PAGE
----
rump	 Instead of running mount_type to mount the file system, run rump_type.
			 This uses a userspace server to mount the file system and does not
			 require kernel support for the specific file system type.  See the -t
			 flag and respective rump_type manual page for more information.

	     log	 (FFS only) Mount the file system with wapbl(4) meta-data journaling,
			 also known simply as logging.	It provides rapid metadata updates and
			 eliminates the need to check file system consistency after a system out-
			 age.  A file system mounted with log can not be mounted with async.  It
			 requires the WAPBL option to be enabled in the running kernel.  See
			 wapbl(4) for more information.  This option requires the ``UFS2'' (level
			 4) superblock layout, which is the default for newly created FFSv1 and
			 FFSv2 file systems.  To update an old file system with an earlier
			 superblock format, use the -c option of fsck_ffs(8).

	     symperm	 Recognize permission of symbolic link when reading or traversing link.

	     sync	 All I/O to the file system should be done synchronously.  This is not
			 equivalent to the normal mode in which only metadata is written syn-
			 chronously.

	     nosync	 Clear sync mode.

	     union	 Causes the namespace at the mount point to appear as the union of the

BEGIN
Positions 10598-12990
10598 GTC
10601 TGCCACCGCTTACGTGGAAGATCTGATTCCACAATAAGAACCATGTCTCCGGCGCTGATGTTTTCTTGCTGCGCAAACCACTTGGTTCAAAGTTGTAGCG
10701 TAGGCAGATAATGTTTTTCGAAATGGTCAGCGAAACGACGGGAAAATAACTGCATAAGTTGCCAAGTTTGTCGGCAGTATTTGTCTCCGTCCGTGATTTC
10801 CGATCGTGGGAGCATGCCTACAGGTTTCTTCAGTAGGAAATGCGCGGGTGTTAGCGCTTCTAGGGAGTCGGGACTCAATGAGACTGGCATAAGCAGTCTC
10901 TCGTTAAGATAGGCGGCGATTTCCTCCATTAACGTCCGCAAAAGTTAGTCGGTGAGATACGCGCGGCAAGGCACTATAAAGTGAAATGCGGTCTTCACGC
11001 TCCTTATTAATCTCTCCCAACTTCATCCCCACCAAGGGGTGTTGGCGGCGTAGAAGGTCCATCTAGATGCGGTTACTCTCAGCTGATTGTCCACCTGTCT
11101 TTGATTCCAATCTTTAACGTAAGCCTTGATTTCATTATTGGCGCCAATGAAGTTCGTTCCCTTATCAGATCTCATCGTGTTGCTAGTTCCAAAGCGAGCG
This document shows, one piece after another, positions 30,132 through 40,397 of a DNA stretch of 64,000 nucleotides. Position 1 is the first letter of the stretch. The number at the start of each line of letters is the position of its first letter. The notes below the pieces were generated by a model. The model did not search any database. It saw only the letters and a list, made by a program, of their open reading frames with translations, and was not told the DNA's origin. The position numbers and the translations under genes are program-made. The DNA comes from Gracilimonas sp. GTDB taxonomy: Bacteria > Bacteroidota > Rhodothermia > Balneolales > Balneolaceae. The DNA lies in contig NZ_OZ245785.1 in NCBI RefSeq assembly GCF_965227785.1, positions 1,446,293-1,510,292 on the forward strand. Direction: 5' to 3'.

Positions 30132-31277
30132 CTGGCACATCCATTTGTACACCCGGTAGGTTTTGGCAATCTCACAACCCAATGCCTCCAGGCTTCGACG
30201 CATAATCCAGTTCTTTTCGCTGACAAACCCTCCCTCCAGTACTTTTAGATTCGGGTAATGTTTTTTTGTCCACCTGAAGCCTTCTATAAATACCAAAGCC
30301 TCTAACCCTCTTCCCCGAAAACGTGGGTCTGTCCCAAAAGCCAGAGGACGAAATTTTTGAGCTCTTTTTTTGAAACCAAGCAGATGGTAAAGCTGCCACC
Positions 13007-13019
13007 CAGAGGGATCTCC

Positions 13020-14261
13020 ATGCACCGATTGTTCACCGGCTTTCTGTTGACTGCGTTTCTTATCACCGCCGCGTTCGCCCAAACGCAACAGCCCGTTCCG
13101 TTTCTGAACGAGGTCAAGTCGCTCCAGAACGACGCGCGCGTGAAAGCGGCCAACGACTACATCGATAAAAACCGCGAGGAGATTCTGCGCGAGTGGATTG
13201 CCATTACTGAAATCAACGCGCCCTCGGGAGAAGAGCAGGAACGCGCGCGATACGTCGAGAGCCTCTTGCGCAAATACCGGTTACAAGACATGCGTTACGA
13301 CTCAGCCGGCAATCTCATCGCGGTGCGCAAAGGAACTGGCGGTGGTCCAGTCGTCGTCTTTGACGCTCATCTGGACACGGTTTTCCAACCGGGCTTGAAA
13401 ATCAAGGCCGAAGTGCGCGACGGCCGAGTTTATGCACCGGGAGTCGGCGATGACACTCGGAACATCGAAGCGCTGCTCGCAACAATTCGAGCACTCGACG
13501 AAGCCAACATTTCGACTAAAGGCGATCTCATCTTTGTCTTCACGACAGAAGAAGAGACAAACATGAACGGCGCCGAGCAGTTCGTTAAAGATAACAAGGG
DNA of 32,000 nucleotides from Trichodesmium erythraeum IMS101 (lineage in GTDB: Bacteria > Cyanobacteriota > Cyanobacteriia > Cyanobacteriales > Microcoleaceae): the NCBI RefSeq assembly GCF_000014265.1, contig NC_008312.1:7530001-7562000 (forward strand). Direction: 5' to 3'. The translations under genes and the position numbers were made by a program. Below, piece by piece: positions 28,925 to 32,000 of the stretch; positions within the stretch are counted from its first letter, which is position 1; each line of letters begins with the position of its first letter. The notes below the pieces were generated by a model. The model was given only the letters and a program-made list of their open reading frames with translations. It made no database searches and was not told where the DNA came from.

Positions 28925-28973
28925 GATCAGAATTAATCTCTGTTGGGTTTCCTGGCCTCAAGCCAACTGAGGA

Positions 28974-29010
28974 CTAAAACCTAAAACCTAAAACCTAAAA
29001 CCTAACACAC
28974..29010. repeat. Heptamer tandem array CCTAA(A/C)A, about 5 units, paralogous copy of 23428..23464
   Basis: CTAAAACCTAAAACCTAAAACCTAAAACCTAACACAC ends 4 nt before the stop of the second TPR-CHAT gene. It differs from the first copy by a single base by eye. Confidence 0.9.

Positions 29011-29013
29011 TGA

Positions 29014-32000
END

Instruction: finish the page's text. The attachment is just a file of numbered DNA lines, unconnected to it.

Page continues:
mounted file system root and the existing directory.  Lookups will be
			 done in the mounted file system first.  If those operations fail due to
			 a non-existent file the underlying directory is then accessed.  All cre-
			 ates are done in the mounted file system, except for the fdesc file sys-
			 tem.

	     update	 The same as -u; indicate that the status of an already mounted file sys-
			 tem should be changed.

	     Any additional options specific to a given file system type (see the -t option) may
	     be passed as a comma separated list; these options are distinguished by a leading
	     ``-'' (dash).  Options that take a value are specified using the syntax
	     -option=value.  For example, the mount command:

		   mount -t mfs -o nosuid,-N,-s=32m swap /tmp

	     causes mount to execute the equivalent of:

		   /sbin/mount_mfs -o nosuid -N -s 32m swap /tmp

     -r      The file system is to be mounted read-only.  Mount the file system read-only (even
	     the super-user may not write it).	The same as the ``rdonly'' argument to the -o
	     option.

     -t type
	     The argument following the -t is used to indicate the file system type.  The type
	     ffs is the default.  The -t option can be used to indicate that the actions should
	     only be taken on file systems of the specified type.  More than one type may be
	     specified in a comma separated list.  The list of file system types can be prefixed
	     with ``no'' to specify the file system types for which action should not be taken.
	     For example, the mount command:

		   mount -a -t nonfs,mfs

	     mounts all file systems except those of type NFS and MFS.

	     mount will attempt to execute a program in /sbin/mount_XXX where XXX is replaced by
	     the type name.  For example, nfs file systems are mounted by the program
	     /sbin/mount_nfs.